Struth was involved in all aspects of the Club's business. He shaped the Club from within as well as masterminding the footballing success that came its way. Rangers morphed from a 'weel kent' Scottish football club to an institution of world renown. The players were expected to live up to the reputation that Struth worked so hard to cultivate. The strict dress code was enforced down to the minutiae of players having their ties' done up in a proper fashion. Dr. Adam Little was summoned up the marble staircase for having the audacity to knot his cravat the wrong way. 

It's said he ruled with an authoritarian style, an iron fist in a velvet glove, that players who disobeyed his instructions were taking a chance with their careers. Struth insisted on First Class travel; that when players were at the Cinema, they had to sit in the best seats in the house to uphold the good name of the Club. Despite the rules imposed on the players, the results on and off the pitch speak for themselves.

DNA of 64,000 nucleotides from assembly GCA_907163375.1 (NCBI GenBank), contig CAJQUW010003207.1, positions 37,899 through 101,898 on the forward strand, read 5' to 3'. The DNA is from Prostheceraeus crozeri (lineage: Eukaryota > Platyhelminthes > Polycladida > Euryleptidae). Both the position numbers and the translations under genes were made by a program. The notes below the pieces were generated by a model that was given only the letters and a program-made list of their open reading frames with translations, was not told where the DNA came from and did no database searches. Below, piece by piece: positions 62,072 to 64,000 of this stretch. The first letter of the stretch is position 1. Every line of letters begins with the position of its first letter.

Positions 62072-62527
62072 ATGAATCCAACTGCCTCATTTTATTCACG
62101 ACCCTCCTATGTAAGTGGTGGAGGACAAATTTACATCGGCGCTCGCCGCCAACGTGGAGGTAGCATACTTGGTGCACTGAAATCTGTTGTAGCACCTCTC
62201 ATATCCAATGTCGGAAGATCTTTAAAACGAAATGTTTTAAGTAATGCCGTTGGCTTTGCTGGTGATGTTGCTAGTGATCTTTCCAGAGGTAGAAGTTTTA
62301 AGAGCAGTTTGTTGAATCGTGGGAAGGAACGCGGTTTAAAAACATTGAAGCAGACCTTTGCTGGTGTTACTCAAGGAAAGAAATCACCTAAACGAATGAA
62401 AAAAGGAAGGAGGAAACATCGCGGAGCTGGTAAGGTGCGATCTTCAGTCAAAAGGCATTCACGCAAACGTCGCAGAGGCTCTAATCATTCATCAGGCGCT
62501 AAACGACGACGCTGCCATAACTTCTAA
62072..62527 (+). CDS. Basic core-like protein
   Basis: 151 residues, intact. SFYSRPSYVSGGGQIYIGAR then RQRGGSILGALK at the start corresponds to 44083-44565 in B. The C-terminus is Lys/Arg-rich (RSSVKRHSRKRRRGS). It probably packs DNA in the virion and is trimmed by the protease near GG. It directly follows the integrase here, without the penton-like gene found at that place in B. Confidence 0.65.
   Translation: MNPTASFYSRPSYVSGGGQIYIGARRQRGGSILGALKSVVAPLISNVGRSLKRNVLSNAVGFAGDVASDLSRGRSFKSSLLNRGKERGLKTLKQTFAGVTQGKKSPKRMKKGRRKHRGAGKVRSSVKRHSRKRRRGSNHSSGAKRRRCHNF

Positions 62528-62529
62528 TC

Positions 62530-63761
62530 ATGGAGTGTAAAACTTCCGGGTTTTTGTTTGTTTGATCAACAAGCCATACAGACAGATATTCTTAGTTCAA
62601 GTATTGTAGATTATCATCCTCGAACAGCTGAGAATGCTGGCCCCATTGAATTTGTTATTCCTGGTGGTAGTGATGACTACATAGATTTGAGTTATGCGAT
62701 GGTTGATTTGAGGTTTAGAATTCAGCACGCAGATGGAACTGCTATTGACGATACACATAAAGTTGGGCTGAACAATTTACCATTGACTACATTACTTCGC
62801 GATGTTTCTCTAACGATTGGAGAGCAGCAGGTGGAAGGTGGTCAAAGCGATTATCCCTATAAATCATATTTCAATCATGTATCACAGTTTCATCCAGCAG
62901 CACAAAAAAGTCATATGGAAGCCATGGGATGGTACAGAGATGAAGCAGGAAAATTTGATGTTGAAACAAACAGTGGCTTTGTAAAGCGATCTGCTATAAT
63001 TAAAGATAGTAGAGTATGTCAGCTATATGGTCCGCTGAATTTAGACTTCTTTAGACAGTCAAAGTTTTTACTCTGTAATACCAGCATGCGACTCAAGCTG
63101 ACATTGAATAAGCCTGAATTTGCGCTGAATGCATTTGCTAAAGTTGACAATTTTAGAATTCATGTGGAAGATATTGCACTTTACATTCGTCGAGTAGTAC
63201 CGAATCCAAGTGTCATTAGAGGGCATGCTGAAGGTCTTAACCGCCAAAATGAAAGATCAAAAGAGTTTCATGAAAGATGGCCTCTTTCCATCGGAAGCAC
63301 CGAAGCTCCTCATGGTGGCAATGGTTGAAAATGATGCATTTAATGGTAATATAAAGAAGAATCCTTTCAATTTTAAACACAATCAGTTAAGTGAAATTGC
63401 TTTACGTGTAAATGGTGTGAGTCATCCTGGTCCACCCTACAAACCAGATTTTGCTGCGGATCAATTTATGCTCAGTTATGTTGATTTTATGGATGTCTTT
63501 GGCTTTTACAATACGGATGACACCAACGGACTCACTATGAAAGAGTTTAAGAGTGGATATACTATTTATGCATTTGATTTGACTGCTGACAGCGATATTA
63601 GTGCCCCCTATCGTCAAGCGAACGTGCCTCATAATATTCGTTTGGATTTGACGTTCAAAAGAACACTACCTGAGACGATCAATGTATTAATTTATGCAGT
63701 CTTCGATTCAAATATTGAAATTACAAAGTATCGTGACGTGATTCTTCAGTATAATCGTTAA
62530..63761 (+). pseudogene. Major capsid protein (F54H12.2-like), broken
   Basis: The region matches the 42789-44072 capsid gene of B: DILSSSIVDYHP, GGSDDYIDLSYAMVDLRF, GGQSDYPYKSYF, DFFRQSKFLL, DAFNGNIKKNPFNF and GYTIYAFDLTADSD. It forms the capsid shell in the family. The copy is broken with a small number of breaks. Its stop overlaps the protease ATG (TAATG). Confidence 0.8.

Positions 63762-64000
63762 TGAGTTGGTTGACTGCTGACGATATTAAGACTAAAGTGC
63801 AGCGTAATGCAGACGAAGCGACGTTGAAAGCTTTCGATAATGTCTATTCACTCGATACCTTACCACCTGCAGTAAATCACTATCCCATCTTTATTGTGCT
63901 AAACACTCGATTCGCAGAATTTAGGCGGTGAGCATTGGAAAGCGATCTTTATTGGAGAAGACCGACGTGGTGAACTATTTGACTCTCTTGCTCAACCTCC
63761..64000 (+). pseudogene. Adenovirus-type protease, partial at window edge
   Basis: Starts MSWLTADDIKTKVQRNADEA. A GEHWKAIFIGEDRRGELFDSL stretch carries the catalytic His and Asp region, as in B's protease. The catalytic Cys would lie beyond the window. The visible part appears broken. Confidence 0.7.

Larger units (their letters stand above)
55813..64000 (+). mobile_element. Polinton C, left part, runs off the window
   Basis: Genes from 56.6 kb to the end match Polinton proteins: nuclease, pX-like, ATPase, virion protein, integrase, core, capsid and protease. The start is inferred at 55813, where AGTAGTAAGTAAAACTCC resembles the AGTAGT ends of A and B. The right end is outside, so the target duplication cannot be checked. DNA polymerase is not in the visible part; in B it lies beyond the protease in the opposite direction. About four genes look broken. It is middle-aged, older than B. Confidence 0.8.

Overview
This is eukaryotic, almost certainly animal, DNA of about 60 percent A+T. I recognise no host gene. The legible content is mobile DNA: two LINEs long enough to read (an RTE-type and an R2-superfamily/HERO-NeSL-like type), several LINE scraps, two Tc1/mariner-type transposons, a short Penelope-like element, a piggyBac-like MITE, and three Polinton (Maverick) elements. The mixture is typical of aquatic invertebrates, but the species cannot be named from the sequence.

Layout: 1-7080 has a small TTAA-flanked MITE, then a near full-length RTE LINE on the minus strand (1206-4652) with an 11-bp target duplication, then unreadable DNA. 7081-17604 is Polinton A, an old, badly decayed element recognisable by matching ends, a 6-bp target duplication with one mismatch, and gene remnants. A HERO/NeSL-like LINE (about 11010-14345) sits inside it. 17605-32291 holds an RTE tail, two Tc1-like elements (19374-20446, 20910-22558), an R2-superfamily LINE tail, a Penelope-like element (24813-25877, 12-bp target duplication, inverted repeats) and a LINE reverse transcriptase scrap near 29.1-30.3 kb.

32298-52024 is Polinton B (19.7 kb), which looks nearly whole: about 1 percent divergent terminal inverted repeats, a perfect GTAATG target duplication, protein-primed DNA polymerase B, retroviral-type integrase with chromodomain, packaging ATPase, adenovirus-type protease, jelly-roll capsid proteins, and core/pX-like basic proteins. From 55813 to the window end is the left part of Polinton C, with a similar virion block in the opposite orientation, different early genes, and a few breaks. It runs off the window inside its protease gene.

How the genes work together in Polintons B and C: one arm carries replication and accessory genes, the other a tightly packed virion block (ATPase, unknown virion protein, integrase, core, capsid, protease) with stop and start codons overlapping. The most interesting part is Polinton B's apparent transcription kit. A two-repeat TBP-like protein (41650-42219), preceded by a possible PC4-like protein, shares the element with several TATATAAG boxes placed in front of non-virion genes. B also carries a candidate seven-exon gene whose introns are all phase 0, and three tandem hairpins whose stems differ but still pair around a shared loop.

Struth and his good friend
Herbert Chapman
The great man's record at Rangers remains unsurpassed: 18 League Championships, 10 Scottish Cups, 2 Scottish League Cups, 18 Glasgow Cups and 20 Charity Cups from 1920 until 1954, and many, many other tournaments won in the war years of 1939-45, including the first team to win nine titles in a row in an 'unofficial' capacity.